Executive Director of Master Builders Association of the ACT, John Miller

Newly appointed planning minister, Simon Corbell recently conducted a second roundtable on building quality. The roundtable, committed to by Andrew Barr as the previous minister, was a follow up to last year’s extensive consultations and report to government in light of a significant media blitz from issues raised by the Owners Corporation Network. It was noted at the roundtable by the Minister that the issue of building quality, or at least sub-standard building quality,

without the imposition of mountains of additional legislation and regulation. We have suggested a number of options that could bring some quick resolution to the problems. These include inspections and checking of documentation at critical hold points during construction, improvements around supervision and in the event of an issue escalating, a dispute resolution system that is fair to all parties, expeditious and enforceable.

Minister Corbell has indicated that these groups will continue in conjunction with other work going on inside the bureaucracy. We will continue to participate and also have representation on a Building Regulation Advisory Committee (BRAC) to monitor proposals being considered in the Building Act rewrite. We don’t want to see any unnecessary complexity threaded into new legislation.

In far too many instances the reaction is to add more in terms of regulation and

The irony of the timing of this most recent roundtable and focus on quality

In far too many instances the reaction is to add more in terms of regulation and compliance and forget about the tools already at the disposal of authorities to deal with issues.


is viewed as the exception rather than the rule. This is certainly the view of Master Builders although it is recognised that there are issues that need to be addressed. The Owners Corporation Network itself is not questioning that the problems are an exception although they have voiced considerable concerns as to how deep the exception might be. A building quality survey being conducted and analysed by the Construction Services area of ACTPLA as part of the review should throw some light on the extent of the problem notwithstanding the need to carefully scrutinise the data collected.

compliance and forget about the tools already at the disposal of authorities to deal with issues. The ACT Government has committed to a rewrite of the Building Act and whilst this might hold some of the answers this exercise alone will not solve all of today’s problems. More so than reams of extra paperwork and forms, swift enforcement of available sanctions against proven serial offenders is a language better understood by many and will bring more into line. Equally, there needs to be accountability in terms of those found to be making vexatious and frivolous claims relating to building quality.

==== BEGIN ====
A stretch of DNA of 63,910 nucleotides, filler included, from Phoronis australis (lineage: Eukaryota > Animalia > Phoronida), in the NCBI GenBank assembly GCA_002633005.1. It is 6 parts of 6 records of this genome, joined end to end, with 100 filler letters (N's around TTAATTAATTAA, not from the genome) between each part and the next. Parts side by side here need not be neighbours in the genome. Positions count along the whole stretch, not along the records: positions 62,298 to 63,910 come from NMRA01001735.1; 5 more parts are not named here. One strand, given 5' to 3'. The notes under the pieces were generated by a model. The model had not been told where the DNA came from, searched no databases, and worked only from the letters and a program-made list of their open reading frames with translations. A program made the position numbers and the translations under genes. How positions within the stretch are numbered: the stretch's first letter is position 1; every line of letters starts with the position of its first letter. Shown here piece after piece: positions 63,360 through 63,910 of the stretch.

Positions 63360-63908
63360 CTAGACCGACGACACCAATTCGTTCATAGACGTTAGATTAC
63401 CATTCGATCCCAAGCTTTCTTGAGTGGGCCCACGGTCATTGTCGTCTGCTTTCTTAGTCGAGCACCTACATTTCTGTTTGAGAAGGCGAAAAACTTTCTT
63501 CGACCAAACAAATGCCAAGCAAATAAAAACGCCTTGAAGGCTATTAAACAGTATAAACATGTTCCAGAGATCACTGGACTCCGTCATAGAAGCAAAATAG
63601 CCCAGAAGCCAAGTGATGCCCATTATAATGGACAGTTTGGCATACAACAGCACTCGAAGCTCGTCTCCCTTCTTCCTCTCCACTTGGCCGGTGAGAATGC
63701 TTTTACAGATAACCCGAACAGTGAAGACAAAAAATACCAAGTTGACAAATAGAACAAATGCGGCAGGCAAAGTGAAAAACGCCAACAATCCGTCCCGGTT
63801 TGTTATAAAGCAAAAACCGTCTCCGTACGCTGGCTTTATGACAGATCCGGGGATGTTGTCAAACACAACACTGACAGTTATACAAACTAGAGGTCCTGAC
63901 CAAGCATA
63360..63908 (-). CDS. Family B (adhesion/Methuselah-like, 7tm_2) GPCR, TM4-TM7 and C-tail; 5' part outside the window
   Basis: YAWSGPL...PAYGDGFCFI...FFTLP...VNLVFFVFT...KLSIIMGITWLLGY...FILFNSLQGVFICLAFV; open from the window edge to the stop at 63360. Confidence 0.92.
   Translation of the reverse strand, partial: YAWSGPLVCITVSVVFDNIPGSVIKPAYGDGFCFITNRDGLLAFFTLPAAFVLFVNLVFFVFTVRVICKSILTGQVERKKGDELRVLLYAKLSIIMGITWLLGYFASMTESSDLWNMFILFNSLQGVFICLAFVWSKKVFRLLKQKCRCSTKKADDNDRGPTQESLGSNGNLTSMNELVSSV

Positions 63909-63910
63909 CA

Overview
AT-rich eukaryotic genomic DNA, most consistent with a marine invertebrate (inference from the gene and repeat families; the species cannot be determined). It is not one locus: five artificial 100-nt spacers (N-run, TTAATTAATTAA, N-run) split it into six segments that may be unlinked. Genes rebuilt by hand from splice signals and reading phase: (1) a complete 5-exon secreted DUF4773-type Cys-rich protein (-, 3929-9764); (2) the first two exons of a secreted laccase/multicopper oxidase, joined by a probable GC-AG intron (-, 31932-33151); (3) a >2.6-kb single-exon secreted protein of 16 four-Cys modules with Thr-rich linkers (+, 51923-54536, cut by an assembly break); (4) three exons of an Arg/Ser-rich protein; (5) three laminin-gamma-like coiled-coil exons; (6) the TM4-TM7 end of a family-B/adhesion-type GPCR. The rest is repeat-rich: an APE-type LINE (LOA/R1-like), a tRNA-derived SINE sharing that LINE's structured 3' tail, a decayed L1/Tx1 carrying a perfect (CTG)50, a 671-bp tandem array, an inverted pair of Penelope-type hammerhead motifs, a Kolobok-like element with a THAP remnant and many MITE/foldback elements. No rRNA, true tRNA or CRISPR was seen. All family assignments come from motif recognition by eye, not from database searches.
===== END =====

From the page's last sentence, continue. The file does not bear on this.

Our submission to the Minister at the roundtable discussed the need to look at ways to address some of the issues

Master Builders has been heavily involved in each of the four sub-groups established from last year’s roundtable.

is that again coincided with the Master Builder and Boral Excellence in Building Awards. The awards again proved that this industry has much more to be proud of than it has to defend. The finalists and ultimate winners highlighted on the night exemplified all that is great about the building and construction industry in Canberra and the region and that when it comes to innovation, dedication and finishing we can compete with the best. This has been proved by our performance on the national stage in recent years. I congratulate all of our winners and finalists and wish success for those in the running at the national awards to be held on the Gold Coast in November. Enjoy the feature in this edition from our night of nights.

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Industrial Relations Message

Director Industrial Relations, Master Builders Association of the ACT, Mike Baldwin

The Fair Work Act two years on – Is it a happy birthday? This month marks the second anniversary of the commencement of the Fair Work Act 2009 (Act). July 2009 marked the death of the previous government’s ‘WorkChoices’ regime and the implementation of a uniform, more cohesive national system covering the vast majority of Australia’s workforce. The coming of a national system was a much needed fundamental reform initially commenced under Howard, but finalised with the referral of the